As much as retailers might hate or reject the term “retail apocalypse,” it described something real in the world.
There are a lot of retailers out there with heaps of debt — many if not most from private equity buyouts — that don’t have the safety net for changes in mall traffic and shifts to e-commerce. They can’t compete on price or value with discounters and off-pricers, and they haven’t been able to invest in their business.
(Toys R Us, last year’s largest retail bankruptcy and the third largest in history, is a near-perfect case of what has gone wrong for numerous retailers over the past two years.)
Last year saw the orderly reorganization of several retailers in Chapter 11, among them Payless, Gymboree, rue21 and True Religion, all of which entered and exited bankruptcy within the year and made changes to the business they said would better position them for the future.
But that’s not always the case. History favors retail liquidation, and retailers facing bankruptcy need to find lenders and other stakeholders willing to back the business beyond bankruptcy. And those stakeholders need to believe in the business. As the case of Bon-Ton illustrates, there are frequently stakeholders that think a retailer’s inventory and assets are worth more than the business as a going concern.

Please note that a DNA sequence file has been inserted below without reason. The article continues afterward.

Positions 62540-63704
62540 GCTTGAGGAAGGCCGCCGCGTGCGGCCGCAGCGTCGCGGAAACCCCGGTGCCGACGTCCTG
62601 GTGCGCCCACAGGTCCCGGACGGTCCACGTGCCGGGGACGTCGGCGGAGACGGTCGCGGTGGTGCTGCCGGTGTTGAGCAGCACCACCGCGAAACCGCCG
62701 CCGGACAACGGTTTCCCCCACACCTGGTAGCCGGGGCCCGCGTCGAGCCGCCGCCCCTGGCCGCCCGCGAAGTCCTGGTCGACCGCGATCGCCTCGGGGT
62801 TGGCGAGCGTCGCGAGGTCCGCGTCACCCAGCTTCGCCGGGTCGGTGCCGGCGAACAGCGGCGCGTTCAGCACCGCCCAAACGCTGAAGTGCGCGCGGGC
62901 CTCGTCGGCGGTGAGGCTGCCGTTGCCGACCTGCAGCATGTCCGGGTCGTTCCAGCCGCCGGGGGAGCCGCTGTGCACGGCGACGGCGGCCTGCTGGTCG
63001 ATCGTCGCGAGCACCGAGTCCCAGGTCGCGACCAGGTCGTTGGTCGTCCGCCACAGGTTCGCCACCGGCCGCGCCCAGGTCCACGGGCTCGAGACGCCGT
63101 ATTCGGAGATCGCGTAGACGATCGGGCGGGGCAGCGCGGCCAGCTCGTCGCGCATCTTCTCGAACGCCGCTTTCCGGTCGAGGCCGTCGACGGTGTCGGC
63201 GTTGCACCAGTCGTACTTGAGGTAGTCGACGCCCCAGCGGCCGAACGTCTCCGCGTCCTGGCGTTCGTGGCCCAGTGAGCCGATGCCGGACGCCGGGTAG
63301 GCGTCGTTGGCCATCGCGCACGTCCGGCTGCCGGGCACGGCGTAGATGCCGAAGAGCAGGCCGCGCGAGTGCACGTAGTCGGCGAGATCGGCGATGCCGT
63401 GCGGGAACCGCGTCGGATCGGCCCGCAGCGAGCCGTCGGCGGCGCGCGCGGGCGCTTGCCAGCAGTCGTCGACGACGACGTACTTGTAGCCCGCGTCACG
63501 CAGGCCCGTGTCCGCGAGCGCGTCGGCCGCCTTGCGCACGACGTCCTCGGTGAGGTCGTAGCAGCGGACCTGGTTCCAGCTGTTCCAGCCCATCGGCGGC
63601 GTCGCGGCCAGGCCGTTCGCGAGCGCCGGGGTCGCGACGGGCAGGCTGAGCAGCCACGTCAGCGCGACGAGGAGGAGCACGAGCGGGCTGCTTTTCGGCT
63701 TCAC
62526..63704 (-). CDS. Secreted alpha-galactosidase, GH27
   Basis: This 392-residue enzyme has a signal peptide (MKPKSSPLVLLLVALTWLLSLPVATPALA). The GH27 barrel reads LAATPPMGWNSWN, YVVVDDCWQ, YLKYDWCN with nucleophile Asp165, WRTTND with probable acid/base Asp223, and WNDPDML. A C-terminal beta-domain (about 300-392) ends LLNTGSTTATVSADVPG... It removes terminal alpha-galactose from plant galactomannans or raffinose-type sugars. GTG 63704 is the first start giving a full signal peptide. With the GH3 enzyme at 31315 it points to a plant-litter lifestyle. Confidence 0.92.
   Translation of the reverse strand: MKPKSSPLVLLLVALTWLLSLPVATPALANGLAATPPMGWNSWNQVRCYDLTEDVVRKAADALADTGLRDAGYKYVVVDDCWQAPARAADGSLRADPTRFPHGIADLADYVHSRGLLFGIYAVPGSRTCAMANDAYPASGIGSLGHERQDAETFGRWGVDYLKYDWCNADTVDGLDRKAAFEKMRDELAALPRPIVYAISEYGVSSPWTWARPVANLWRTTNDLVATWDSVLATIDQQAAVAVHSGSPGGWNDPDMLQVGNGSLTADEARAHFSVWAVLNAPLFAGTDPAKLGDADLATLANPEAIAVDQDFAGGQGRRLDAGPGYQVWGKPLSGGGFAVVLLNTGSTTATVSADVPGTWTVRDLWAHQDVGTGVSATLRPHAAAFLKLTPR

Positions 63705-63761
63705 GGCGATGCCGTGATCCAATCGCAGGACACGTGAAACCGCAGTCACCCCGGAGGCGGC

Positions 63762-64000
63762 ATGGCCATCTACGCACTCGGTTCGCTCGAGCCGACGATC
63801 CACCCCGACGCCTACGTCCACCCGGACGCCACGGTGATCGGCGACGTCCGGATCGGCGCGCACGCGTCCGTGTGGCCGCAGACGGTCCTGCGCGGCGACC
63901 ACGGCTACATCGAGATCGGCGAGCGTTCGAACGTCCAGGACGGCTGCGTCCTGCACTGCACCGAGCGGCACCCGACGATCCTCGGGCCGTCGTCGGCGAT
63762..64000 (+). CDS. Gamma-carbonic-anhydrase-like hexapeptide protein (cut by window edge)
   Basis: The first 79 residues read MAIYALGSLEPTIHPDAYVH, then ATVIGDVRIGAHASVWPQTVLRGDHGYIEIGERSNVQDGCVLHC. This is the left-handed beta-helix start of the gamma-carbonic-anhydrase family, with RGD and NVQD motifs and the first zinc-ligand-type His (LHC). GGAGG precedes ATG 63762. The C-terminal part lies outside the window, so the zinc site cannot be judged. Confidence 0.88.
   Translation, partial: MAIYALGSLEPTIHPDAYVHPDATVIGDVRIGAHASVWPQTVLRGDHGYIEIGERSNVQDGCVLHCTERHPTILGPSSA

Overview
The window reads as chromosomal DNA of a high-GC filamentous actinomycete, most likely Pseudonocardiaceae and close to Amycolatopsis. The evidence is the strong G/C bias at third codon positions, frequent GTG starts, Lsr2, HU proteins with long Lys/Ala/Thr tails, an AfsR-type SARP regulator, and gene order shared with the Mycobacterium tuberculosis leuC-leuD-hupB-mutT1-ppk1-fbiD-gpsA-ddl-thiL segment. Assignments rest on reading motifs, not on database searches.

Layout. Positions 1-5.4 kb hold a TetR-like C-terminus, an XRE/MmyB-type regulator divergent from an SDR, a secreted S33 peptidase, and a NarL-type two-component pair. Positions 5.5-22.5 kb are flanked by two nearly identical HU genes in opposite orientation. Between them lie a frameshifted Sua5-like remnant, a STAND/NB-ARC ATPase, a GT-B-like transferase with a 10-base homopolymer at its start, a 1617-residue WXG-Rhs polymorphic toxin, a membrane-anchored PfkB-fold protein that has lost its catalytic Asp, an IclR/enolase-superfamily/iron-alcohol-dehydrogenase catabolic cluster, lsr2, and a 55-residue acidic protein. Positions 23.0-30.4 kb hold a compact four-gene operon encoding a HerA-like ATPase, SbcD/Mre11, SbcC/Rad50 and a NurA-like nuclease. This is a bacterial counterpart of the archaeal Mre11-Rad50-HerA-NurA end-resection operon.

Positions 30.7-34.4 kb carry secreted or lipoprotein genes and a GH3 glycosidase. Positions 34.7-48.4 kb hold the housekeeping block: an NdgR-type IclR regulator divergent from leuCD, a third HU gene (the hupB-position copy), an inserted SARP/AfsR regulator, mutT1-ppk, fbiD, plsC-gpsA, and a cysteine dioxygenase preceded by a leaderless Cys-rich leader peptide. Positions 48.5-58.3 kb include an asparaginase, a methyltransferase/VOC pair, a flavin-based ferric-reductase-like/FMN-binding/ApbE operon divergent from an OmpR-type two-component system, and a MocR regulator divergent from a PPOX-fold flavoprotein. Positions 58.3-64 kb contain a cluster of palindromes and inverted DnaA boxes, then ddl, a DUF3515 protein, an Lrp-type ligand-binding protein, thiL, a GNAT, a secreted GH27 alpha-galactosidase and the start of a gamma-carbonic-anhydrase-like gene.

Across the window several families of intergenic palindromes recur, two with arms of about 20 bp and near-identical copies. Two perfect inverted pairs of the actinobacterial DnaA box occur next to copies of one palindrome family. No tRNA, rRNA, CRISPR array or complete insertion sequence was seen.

Changes from the recent tax bill could also cause problems for debt-laden retailers. In a recent report from law firm Arent Fox, authors found that a new cap on interest deductions “will cause distress to highly leveraged retailers.” It could also reduce leverage levels in future private equity buyouts, according to Arent Fox.
That might be good news for the sector, in the long run.